From the Blog

Travel Tuesday: Gearhart Beaches

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On one of the sunnier days last week, we decided to go check out some of the beaches between Fort Stevens State Park and Gearhart.

We like to go midweek if we can. We pretty much like to do everything during the week. Then often on weekends, when everyone else is out, we stay home. Or we walk where ever we are going. It’s only a matter of time before we are complete hermits and forget how to talk to people.

So I am a greeny pants-wetting liberal, and I do what I can to not drive so much. I stopped short of getting rid of my car entirely. If we had stayed in Portland, it may have been easier to go carfree and borrow Zipcars when we wanted to get out of town. But I do, I do, I do love to drive. And trips like these would be infinitely more difficult living in a smallish town without a car. So we take the car out once a week or so, and to alleviate our green hippie global warming guilt, we make sure to have a hell of a lot of fun on these drives.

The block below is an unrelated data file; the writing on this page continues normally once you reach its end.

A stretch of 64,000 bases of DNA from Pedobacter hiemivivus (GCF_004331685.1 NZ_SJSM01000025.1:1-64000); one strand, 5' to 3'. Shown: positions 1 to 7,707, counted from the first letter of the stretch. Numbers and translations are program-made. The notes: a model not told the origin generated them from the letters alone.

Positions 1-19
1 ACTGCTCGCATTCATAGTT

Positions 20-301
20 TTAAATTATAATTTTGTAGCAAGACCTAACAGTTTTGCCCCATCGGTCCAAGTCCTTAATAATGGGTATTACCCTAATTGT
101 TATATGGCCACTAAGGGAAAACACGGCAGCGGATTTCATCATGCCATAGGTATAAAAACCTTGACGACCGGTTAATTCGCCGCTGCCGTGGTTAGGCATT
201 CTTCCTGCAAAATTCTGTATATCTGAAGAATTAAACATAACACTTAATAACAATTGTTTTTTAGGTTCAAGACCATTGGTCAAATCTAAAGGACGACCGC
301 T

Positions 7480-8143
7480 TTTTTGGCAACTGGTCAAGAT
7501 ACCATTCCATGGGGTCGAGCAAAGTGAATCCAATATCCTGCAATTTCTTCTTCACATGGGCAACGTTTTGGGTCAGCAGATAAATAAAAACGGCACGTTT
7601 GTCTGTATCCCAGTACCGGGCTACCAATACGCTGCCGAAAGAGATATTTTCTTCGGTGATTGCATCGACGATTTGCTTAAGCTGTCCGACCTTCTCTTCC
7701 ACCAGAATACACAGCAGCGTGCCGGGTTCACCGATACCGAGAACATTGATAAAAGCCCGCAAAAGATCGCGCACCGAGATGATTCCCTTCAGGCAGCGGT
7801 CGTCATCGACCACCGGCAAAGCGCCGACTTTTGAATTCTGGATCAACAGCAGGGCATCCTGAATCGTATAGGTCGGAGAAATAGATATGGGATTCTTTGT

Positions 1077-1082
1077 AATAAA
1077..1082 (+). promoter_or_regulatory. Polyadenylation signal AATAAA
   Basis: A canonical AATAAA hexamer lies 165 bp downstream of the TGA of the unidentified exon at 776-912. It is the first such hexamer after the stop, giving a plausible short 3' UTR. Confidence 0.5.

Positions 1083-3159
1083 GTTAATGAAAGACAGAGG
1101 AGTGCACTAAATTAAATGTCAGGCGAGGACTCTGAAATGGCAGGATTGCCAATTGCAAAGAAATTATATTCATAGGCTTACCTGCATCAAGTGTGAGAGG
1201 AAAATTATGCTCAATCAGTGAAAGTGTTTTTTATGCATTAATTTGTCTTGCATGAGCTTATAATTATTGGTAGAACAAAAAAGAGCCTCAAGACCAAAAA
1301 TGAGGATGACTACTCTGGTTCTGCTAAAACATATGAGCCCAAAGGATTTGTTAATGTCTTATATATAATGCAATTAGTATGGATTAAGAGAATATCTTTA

We have traveled along 101 between Cannon Beach and Astoria a number of times, and we always saw a number of state park signs pointing to the beach. This time, we turned off the highways and followed our maps to the ocean. Our first stop was Delaura Beach. With a bit of light googling, we learn this land is owned by Clatsop County (pdf). But as of a three year old article, they are considering selling it to Oregon Parks and Recreation, or to private developers. Right now, the passage to the beach is a gravel road with deep ruts and giant car-swallowing puddles. And then it turns to deep sand.

There’s no warning for drivers for when you should stop. No one tells you where the road goes from passable to quicksand. You have to use your own brain. And for that reason alone, I’m surprised there weren’t a dozen cars stuck in the sand. We used our noodles and decided to stop before attempting this hill.

We parked and walked the rest of the way.

I’m glad we stopped where we did. The sand only got deeper.

It is hard to describe how deep, dark cobalt the ocean was. It was almost unearthly. But really, though it seems like it wouldn’t occur in nature, this is how it’s supposed to look.

The beach was deserted. Miles in either direction. No one there but us. A small sand bar created a calm pool of bathwater. The tide was coming in and refreshing the pool. It got deeper by the minute, to the point it was nearly hard to cross. But I’m adventurous. This was the first time I put a toe in the Oregon ocean and didn’t have it instantly freeze off.